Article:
• 1-p is the probability of the event not occurring
• p can take any value from 0 to 1
• the odds of the event occurring =
• the dependent variable in a logistic regression is the natural log of the odds:
Logistic regression (2)
• ln (.) can take any value, p will always range from 0 to 1
• the equation to be estimated is:
{

logit of P(y|x)

Logistic regression (3)

Logistic transformation

Predicting p

let

then to predict p for individual i,

Logistic function (1)

Probability ofevent y

x

Interpreting logistic regression coefficients
• intercept is value of ‘log of the odds’ when all independent variables are zero
• each slope coefficient is the change in log odds from a 1-unit increase in the independent variable, controlling for the effects of other variables
• two problems:
• log odds not easy to interpret
• change in log odds from 1-unit increase in one independent depends on values of other independent variables
• but the exponent of b (eb) is not dependent on values of other independent variables and is the odds ratio
Odds ratio
• odds ratio for coefficient on a dummy variable, e.g. female=1 for women, 0 for men
• odds ratio = ratio of the odds of event occurring for women to the odds of its occurring for men
• odds for women are eb times odds for men

if b1 > 0, X1 increases p

if b1 < 0, X1 decreases p

if odds ratio >1, X1 increases p

if odds ratio < 1, X1 decreases p

if CI for b1 includes 0, X1 does not have a statistically significant effect on p

if CI for odds ratio includes 1, X1 does not have a statistically significant effect on p

An example: modelling the relationship between disability, age and income in the 65+ population
• dependent variable = presence of disability (1=yes,0=no)
• independent variables:

X1 age in years (in excess of 65 i.e. 650, 70  5)

X2 whether has low income (in lowest 3rd of the income distribution)

• data: Health Survey for England, 2000
Odds, odd ratios and probabilities
• pj= 0.2 i.e. a 20% probability
• oddsj = 0.2/(1-0.2) = 0.2/0.8 = 0.25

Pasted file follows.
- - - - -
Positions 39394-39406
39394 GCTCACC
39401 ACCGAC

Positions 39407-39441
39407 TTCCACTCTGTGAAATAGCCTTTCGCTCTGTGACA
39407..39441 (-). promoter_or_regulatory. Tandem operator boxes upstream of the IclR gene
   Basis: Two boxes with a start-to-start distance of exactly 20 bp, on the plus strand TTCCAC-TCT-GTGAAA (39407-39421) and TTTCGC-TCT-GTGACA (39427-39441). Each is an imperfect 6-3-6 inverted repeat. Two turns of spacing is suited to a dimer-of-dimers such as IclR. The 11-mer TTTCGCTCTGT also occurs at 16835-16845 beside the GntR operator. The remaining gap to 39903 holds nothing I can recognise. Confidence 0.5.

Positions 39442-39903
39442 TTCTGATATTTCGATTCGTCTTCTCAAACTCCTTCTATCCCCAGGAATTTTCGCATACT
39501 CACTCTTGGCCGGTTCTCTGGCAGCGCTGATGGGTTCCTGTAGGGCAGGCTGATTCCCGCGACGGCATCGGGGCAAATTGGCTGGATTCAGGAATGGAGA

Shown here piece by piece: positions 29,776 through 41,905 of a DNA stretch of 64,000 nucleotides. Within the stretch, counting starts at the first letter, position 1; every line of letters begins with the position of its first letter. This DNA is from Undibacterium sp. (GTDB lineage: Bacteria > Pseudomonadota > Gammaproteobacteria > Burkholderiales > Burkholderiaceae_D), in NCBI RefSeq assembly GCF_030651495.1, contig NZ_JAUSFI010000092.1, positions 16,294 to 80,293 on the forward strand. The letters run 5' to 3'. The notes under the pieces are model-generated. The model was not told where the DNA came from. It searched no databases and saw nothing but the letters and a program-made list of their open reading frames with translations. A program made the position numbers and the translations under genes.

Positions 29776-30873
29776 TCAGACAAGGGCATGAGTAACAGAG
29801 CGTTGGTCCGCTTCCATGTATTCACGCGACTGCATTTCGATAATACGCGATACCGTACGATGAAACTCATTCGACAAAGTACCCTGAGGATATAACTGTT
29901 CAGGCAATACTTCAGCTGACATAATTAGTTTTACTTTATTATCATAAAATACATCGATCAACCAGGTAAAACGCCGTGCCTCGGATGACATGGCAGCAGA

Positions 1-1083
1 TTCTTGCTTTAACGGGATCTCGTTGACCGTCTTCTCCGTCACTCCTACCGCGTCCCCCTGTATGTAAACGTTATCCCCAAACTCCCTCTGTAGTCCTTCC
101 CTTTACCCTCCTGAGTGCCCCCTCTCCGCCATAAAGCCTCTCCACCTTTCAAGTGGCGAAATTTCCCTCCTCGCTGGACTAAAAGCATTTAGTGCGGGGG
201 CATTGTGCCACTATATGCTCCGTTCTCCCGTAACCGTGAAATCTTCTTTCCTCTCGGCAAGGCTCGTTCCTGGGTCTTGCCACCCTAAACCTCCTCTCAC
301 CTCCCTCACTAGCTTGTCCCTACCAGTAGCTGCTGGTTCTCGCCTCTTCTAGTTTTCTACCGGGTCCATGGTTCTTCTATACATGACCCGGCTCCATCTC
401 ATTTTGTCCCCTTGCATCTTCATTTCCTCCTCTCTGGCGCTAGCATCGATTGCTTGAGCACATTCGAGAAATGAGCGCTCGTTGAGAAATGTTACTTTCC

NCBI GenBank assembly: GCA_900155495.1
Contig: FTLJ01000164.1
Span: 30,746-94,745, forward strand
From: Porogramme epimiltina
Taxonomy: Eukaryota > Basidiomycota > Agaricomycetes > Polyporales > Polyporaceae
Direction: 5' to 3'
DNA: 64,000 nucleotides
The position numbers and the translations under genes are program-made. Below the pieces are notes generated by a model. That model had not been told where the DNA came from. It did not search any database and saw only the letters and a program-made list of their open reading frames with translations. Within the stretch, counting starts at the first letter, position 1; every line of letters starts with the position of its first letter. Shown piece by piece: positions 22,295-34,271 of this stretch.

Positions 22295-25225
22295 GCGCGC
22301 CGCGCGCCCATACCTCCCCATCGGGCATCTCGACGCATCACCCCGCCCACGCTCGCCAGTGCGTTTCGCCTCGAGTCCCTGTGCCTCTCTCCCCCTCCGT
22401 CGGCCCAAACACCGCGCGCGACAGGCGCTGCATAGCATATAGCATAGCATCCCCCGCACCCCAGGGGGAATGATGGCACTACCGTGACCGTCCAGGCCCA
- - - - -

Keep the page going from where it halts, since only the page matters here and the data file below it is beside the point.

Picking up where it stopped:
• pk = 0.4
• oddsk= 0.4/0.6 = 0.67
• relative probability/risk pj/pk = 0.2/0.4 = 0.5
• odds ratio, oddsi/oddsj = 0.25/0.67 = 0.37
• odds ratio is not equal to relative probability/risk
• exceptapproximately if pj and pk are small………
Points to note from logit example.xls
• if you see an odds ratio of e.g. 1.5 for a dummy variable indicating female, beware of saying ‘women have a probability 50% higher than men’. Only if both p’s are small can you say this.
• better to calculate probabilities for example cases and compare these
Predicting p

let

then to predict p for individual i,

E.g.: Predicting a probability from our model
• Predict disability for someone on low income aged 75:
• Add up the linear equation

a(=-.912) + [age over 65 i.e.]10*0.078+1*-0.27

=-0.402

• Take the exponent of it to get to the odds of being disabled

=.669

• Put the odds over 1+the odds to give the probability

=c.0.4 – or a 40 per cent chance of being disabled

Goodness of fit in logistic regressions
• based on improvements in the likelihood of observing the sample
• use a chi-square test with the test statistic =
• where R and U indicate restricted and unrestricted models
• unrestricted – all independent variables in model
• restricted – all or a subset of variables excluded from the model (their coefficients restricted to be 0)
Statistical significance of coefficient estimates in logistic regressions
• Calculated using standard errors as in OLS
• for large n, t > 1.96 means that there is a 5% or lower probability that the true value of the coefficient is 0.

or p  0.05

95% confidence intervals for logistic regression coefficient estimates
• For CIs of odds ratios calculate CIs for coefficients and take their exponents